Though the viability of Wharton’s Rule is a matter of some doubt in Illinois,48 because of its nearly perfect conceptual likeness to the inevitably incident conduct statute, the method of analysis used to determine the applicability of Wharton’s Rule nonetheless provides valuable guidance in determining the applicability of the inevitably incident conduct statute. The applicability of Wharton’s Rule is determined by the elements of the particular offense and not by how those elements will be proved in a particular case, even when in a particular case the offense as charged necessarily required the action of multiple actors for its commission. Therefore, based on Payan, the applicability of the inevitably incident conduct statute should be determined by reference to the elements of an offense and not by how, in a particular instance, that offense was committed.

3. Conclusion

Based upon the Isaacs case, the Duffy decision, the terms of the inevitably incident conduct statute, and the test for determining the applicability of the conceptually identical Wharton Rule, the applicability of the inevitably incident conduct statute should be determined by reference to the definition of an offense and not by whether, in a particular case, that offense was committed in such a way that the defendant’s conduct was inevitably incident to its commission. Accordingly, if an offense is defined such that it can be committed by a single person, the inevitably incident conduct statute does not apply to it, even if, in a particular instance, the offense was committed in such a way that the defendant’s acts were necessarily incident to its commission.

In Bohne, the appellate court agreed that the offense of failing to file a Use Tax return could be committed by a single person, but held that in the case before it the defendant’s conduct was inevitably incident to the commission of the charged offenses. As shown above, the inevitably incident conduct statute should not be applied to an offense that is defined in such a way that it can be committed by a single person even when, in a particular case, that offense may have been committed in such a way that the defendant’s conduct was inevitably incident to its commission. Therefore, in Bohne, notwithstanding that, as the offenses were charged, Bohne’s action was necessarily incident to their commission, the inevitably incident conduct statute should not have been applied there. Therefore, it was error for the appellate court to so apply it and on that basis affirm the dismissal of the indictment against Bohne individually.49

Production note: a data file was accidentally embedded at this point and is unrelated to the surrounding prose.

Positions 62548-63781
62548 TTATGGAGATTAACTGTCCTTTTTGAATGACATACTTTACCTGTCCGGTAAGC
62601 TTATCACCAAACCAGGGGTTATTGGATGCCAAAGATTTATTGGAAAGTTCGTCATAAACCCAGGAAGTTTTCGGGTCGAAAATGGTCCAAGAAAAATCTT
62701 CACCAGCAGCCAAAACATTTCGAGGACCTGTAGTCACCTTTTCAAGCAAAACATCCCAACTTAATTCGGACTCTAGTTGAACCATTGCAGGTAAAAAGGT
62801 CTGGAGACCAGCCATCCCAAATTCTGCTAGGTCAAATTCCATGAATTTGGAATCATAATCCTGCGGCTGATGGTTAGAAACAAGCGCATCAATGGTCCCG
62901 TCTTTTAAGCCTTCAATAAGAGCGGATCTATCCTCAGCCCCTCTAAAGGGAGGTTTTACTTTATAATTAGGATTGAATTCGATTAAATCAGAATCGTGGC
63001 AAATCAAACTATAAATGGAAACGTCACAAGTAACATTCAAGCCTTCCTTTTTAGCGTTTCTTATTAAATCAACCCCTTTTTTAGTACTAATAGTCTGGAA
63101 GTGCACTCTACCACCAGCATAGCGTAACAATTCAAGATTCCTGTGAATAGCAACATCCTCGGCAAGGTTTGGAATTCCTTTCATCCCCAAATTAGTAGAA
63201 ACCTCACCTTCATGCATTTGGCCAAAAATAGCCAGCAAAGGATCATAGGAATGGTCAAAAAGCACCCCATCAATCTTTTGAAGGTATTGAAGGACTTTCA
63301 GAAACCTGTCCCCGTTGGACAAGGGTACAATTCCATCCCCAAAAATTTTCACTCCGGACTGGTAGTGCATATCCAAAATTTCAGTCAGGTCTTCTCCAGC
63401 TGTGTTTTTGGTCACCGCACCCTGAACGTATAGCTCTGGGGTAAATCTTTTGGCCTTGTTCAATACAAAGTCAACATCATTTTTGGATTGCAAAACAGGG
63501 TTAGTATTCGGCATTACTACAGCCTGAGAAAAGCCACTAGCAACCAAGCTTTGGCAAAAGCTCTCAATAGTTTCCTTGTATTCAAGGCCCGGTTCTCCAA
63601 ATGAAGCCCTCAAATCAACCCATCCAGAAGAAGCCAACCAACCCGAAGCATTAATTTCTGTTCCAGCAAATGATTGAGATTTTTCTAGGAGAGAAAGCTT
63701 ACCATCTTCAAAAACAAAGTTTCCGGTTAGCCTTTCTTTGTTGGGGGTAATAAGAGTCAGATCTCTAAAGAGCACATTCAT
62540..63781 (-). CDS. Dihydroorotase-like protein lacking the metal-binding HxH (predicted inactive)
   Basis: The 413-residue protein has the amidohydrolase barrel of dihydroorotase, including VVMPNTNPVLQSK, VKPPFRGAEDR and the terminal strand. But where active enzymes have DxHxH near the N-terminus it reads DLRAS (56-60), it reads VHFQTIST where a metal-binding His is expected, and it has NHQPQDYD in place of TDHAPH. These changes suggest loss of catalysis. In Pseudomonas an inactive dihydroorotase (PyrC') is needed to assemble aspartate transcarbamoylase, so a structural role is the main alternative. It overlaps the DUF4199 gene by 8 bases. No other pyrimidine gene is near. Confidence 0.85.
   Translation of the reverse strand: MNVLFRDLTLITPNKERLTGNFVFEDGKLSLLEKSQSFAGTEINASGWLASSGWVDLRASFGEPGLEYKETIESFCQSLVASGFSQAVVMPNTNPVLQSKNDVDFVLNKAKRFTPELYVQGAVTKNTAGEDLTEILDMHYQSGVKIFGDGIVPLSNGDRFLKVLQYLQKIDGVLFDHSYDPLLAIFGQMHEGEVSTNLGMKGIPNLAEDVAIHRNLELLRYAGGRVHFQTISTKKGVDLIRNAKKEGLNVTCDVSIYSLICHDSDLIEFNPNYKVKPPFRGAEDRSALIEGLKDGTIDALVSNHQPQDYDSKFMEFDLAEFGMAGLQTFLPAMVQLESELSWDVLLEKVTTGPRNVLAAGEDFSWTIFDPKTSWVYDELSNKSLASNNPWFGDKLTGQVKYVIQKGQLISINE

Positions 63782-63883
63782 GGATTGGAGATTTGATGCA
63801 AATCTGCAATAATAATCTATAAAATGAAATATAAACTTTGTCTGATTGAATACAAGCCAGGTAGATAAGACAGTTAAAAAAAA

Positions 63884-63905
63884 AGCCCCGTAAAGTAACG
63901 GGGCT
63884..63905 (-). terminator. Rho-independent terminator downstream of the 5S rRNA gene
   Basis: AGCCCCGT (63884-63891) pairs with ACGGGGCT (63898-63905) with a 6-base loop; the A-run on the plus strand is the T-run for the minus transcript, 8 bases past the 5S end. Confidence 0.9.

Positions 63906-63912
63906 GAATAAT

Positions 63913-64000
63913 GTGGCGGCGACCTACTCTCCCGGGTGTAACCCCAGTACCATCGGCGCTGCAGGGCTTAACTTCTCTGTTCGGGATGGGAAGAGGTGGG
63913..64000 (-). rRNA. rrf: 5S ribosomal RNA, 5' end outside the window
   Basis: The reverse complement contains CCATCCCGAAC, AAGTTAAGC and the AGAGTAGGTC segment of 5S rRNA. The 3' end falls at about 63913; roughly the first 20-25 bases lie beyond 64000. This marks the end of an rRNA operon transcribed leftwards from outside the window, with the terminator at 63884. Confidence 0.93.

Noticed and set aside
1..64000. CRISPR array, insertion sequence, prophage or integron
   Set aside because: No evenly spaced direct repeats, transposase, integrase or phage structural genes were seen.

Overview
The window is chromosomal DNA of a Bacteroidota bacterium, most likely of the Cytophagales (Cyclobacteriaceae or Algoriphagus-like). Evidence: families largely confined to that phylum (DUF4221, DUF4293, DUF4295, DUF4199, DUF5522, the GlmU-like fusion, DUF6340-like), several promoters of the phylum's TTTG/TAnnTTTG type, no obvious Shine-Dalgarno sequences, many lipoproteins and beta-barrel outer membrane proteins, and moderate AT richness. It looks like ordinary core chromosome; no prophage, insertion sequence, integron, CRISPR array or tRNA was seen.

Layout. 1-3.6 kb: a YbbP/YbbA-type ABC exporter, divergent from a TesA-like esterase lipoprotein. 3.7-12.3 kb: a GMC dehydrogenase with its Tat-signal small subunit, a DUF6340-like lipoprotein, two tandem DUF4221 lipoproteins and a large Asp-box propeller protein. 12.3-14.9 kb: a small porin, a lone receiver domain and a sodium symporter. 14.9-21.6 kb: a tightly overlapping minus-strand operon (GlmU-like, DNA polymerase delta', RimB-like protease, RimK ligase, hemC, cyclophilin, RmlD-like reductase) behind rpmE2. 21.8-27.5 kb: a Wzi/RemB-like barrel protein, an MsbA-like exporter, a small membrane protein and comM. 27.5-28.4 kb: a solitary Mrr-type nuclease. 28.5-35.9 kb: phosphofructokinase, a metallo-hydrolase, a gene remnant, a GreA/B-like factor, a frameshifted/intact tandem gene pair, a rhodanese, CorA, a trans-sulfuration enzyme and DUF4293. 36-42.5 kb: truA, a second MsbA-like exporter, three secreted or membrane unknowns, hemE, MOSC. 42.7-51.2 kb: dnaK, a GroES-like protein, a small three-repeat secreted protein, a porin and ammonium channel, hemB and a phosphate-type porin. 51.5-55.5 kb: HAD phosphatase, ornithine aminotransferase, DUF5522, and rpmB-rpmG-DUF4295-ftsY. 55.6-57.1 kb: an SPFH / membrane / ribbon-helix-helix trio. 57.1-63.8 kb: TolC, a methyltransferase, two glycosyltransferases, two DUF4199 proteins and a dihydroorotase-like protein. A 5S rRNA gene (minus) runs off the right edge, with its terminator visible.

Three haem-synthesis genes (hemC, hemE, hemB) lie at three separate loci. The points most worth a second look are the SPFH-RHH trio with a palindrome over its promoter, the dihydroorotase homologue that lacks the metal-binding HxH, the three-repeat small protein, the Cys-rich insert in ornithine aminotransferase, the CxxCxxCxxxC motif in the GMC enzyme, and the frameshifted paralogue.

1The Illinois aider and abettor statute, found at 720 ILCS §5/5-2, provides in relevant part, "A person is legally accountable for the conduct of another when: (c) Either before or during the commission of an offense, and with the intent to promote or facilitate such commission, he solicits, aids, abets, agrees, or attempts to aid such other person in the planning or commission of the offense.

2People v. Isaacs, 37 Ill.2d 205, 221-222 (1967); See, People v. Damen, 28 Ill.2d 464, 466 (1963); This is also consistent with federal law regarding aiders and abettors. See, Kaufman v. United States, 212 F 613, 617-618 (2nd Cir. 1914).

3People v. Trumbley, 252 Ill. 29, 34 (1911).

4See, Isaacs, 37 Ill.2d at 221-222; See, 720 ILCS §5/5-2(C).

5720 ILCS §5/5-2(c)(2). Accountability is imposed on aiders and abettors by 720 ILCS §5/5-2(C) which also provides that a person is not accountable as an aider unless the statute defining the offense so provides, if, "(2) The offense is so defined that his conduct was inevitably incident to its commission." 720 ILCS§5/5-2(C)(2).

637 Ill.2d 205 (1967).

7Isaacs, 37 Ill.2d at 222.

8312 Ill.App.3d 705 (1st Dist. 2000).

9People v. Bohne, 312 Ill.App.3d 705, 708 (1st Dist. 2000).

10Id. at 705.

11Id. at 706.

12Id.

13Id. at 708.

14Isaacs, 37 Ill.2d at 219-220.

15127 Ill.Rev. Stat., par. 67.

16The former name of the present Illinois Department of Revenue.

17Section 4 provided in relevant part as follows: "If any officer or employee of the Department of Finance shall, by himself or through others, corruptly collude or have any secret understanding with any person to defraud the State of Illinois, whereby the State shall sustain a loss, he shall, on conviction thereof, forfeit his office or employment and be imprisoned not less than one (1) or more than five (5) years . . ."

18Isaacs, 37 Ill.2d at 221.

19Id.

20Id. at 222.

21Id at 224-225. The Bohne court does quote the second sentence of this passage, but neither mentions nor addresses the highly significant sentence that precedes it. As seen above, in the first sentence, in discussing the inevitably incident conduct statute, our Supreme Court explicitly distinguishes between offenses based on their definition and twice uses the word "define."

22Bohne, 312 Ill. App.3d at 708.

23Id.